One could write something like this (strawman syntax):

extension MyClass {
    var myProperty(for configuration: ConfigurationData): Type {
        get {
            ...
        }
        set {
            ...
        }
    }
}
let instance: MyClass = ...
instance.myProperty[for: .someConfiguration] = someValue

Ignoring syntax for a moment, there are a few specifics about this idea I’d be interested in feedback on.

First of all, should these be allowed on stored properties, for use with did/willSet blocks? I can’t think of an instance where this would be useful but I also don’t see why we shouldn’t allow it.

Second of all, should default argument values be allowed? Similarly, I don’t see why not. Furthermore, if all its arguments had default values, it would make sense that you would access a parameterized property in the same way you would a normal property, with no square brackets.

And finally, would it be better to express this idea as named subscripts instead of parameterized properties? Personally I don’t think so because I think the kinds of things this feature would be most useful for share more similarities with properties than with subscripts. But I’m open to alternative views on this.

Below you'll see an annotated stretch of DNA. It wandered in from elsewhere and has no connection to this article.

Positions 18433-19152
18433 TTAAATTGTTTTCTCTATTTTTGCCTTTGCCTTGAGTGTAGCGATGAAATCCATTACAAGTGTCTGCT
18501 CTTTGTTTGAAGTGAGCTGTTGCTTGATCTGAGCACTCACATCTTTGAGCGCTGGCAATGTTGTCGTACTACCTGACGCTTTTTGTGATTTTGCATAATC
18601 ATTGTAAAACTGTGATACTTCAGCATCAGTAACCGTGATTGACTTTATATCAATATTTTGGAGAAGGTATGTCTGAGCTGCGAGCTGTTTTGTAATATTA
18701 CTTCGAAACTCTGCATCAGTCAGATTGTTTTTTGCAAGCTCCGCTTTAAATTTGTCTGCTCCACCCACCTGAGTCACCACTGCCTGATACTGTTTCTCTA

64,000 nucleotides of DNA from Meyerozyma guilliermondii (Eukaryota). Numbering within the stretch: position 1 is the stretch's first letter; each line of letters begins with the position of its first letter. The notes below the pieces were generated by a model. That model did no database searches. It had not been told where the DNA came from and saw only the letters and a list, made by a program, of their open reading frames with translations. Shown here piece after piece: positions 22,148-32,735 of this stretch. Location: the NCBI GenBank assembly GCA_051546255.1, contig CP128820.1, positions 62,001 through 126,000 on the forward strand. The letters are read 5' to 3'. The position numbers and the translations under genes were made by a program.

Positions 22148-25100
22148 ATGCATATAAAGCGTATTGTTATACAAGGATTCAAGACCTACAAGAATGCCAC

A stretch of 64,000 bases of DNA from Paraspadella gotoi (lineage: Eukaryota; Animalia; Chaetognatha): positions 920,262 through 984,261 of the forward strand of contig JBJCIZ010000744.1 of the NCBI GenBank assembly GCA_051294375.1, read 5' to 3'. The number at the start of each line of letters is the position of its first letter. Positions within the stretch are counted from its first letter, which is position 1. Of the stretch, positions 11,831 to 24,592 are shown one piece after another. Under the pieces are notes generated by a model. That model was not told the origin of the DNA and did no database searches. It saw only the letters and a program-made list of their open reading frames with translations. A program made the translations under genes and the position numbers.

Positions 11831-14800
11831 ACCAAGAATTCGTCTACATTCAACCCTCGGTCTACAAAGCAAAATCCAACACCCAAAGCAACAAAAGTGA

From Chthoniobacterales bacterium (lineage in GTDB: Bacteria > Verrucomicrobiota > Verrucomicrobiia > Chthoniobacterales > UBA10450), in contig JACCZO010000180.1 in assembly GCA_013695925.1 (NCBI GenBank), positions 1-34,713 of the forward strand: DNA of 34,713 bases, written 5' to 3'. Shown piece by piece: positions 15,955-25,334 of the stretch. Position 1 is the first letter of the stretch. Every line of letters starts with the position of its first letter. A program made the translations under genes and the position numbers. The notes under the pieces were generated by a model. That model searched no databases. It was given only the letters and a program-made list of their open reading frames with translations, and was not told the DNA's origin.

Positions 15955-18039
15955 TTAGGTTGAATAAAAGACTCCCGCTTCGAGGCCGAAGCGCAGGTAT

Let me know what you think!

2 Likes

I’ve run into this problem recently, but was quite happy to fix it using simple subscripts:

class Context<T: class, U> {
    private let object: T
    private let context: U
    
    init(object: T, context: U) {
        self.object = object
        self.context = context
    }
}

extension MyClass {
    subscript(configuration data: ConfigurationData) {
        // These could reasonably be cached
        get { return Context(object: self, context: data) }
    }
}

extension Context where T: MyClass, U: ConfigurationData {
    var myProperty: Type {
        get {
            // ...
        }
        set {
            // ...
        }
    }
}

let object = MyClass()
object[configuration: data].myProperty = info